To make the buckle, add sugars, flour and butter to the mixer.  (No need to clean it first.)  Turn on low, then move speed up gradually till the butter makes a large crumb mix.  Add the last of the lemon zest and mix another few moments.  With your fingers, evenly sprinkle the buckle over the blueberries.  Finally sprinkle on the chopped nuts.  I would have preferred sliced almonds, but had to settle for the pistachios, which were on hand.  Finally, sprinkle just a few grains of coarse salt over the mix, very sparingly. 

Baking time will vary according to your blueberries.  If you’re lucky enough to have fresh, go for about forty-five minutes.  If you’re using frozen, increase the cooking time by fifteen minutes, so the cake will bake for an hour.  Either way, check for doneness with a toothpick.  Set  on a rack for five minutes, then remove from pan and let cool on that rack till it’s cool enough to slice. This goes nicely with coffee but it would also be lovely with a nice cup of herbal tea.  Yes, I think that’s how I’ll enjoy this final piece.


Um, I made this cake this morning, and this is all I have left.  Sigh…

Lavender Lemon Blueberry Buckle, only one slice left
I could cut it in two, and share, I suppose, if I got caught with this...

Friday, 27 June 2014

Oatmeal, Date and Hemp Heart Cookies



I haven’t given up my life to Tai Chi, honest.  True my last recipe was for another Tai Chi event, but that’s merely a coincidence.  This time our group is hosting a national conference and those healthy types need some good snacks.

These cookies have a luscious warmth to them, even when served ice cold.  I suspect the mix of oatmeal, date, hemp heart and cinnamon just wants to rev up and yet comfort the metabolism.  These are luscious and healthy, a winning combination.

This recipe makes around three dozen, and you can be munching on these wholesome sweets within forty minutes of beginning.  Preheat oven to 325 F.

Looks delish even at this stage!
1 cup pitted dates, mixed with 1 tablespoon water

1 cup soft butter
11/2 cups jaggery (Indian raw cane sugar)
1 tablespoon vanilla
2 eggs

11/2 cups whole wheat flour
2 cups oatmeal (raw whole grain)
1 cup hemp hearts
½ cup shredded unsweetened coconut
1 teaspoon baking soda
1 teaspoon cinnamon powder
¾ teaspoon Kosher salt 

Place dates and water in a microwavable bowl and set on high for one minute.  Take out and stir from time to time till cooled.  Run fingers through to be sure pits and crunchy caps are all removed from the mix.  Break up with a fork and knife, but leave dates in recognizable pieces.  Set aside.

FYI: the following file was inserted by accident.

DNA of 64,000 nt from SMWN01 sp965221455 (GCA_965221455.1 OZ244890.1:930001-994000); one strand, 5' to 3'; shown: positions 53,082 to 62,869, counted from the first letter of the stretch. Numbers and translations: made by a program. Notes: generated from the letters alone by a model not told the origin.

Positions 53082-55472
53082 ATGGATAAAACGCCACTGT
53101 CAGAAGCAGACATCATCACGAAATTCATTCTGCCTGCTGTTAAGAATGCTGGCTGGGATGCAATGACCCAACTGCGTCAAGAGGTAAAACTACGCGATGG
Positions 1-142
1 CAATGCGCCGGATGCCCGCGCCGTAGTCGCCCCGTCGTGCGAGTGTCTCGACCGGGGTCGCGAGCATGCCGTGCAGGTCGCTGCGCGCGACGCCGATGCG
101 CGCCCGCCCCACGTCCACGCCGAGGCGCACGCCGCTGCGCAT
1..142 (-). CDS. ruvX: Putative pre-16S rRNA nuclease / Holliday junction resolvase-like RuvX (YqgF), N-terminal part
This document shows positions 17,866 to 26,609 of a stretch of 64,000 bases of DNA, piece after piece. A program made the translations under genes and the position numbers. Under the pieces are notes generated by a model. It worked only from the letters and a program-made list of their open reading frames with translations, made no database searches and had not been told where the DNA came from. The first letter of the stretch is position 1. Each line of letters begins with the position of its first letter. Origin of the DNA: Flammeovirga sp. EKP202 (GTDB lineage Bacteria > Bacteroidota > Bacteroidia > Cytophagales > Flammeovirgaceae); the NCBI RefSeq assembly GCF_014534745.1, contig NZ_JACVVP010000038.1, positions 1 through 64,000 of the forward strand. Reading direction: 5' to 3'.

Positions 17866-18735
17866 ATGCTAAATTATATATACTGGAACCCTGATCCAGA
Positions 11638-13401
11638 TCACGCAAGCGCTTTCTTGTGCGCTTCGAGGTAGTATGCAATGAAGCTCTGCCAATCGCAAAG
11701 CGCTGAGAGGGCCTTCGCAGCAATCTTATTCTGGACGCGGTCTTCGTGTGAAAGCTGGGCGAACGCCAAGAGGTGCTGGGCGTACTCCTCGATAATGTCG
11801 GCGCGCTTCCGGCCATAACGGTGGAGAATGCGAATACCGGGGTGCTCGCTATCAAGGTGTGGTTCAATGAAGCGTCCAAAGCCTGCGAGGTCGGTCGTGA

Mix butter and jaggery with a paddle, on medium speed.  When light and fluffy, add vanilla and eggs.  Continue to beat.

I use a slotted spoon to combine the dry stuff.
In a separate, large bowl, combine flour, oatmeal, hemp hearts, coconut, cinnamon, baking soda and cinnamon.  Put salt into a mortar, and grind with a pestle for a couple of strokes, just to break it down a bit.  Add to the dry mix and mix in completely.

Reduce mixer speed to low and add the dry mix a big spoonful at a time.  When all dry ingredients are mixed in, add the date bits a little bit at a time.  Keep speed on low so date bits don’t get broken down into a paste.  You want the bits visible and large enough to be savoured.

Spoon onto ungreased baking sheets and bake in a preheated oven (325F) for twelve to fifteen minutes, till bottoms become slightly golden.  Let cool three or four minutes, then remove to cooling racks.
Dates should be VISIBLE (edited!) in the dough.


Resist gobbling these down all at once.  That comforting warmth they offer goes especially well with a bit of good cheese.  Go ahead, make a meal of these if you’re feeling especially self indulgent.  Yum… 


Stay tuned for more healthy morsels to be served at our  national Tai Chi event.  I’m seriously thinking of making cumin studded savoury peanut butter cookies next.  I need to update the pictures for them anyway, and oh my, but they are fabulous too!









Most went to the Tai Chi Centre, honest...

Wednesday, 7 May 2014

More Jaggery Nutella Brownies


Jaggery Nutella Brownies

Usually I like the idea of brownies more than the brownies themselves.  Especially when they're commercially made, I find them so sweet they sting my mouth, and there's a strange flatness in their taste, possibly from the white flour.  These brownies are made with more substantial ingredients, whole wheat, nutella and jaggery, a raw Indian sugar.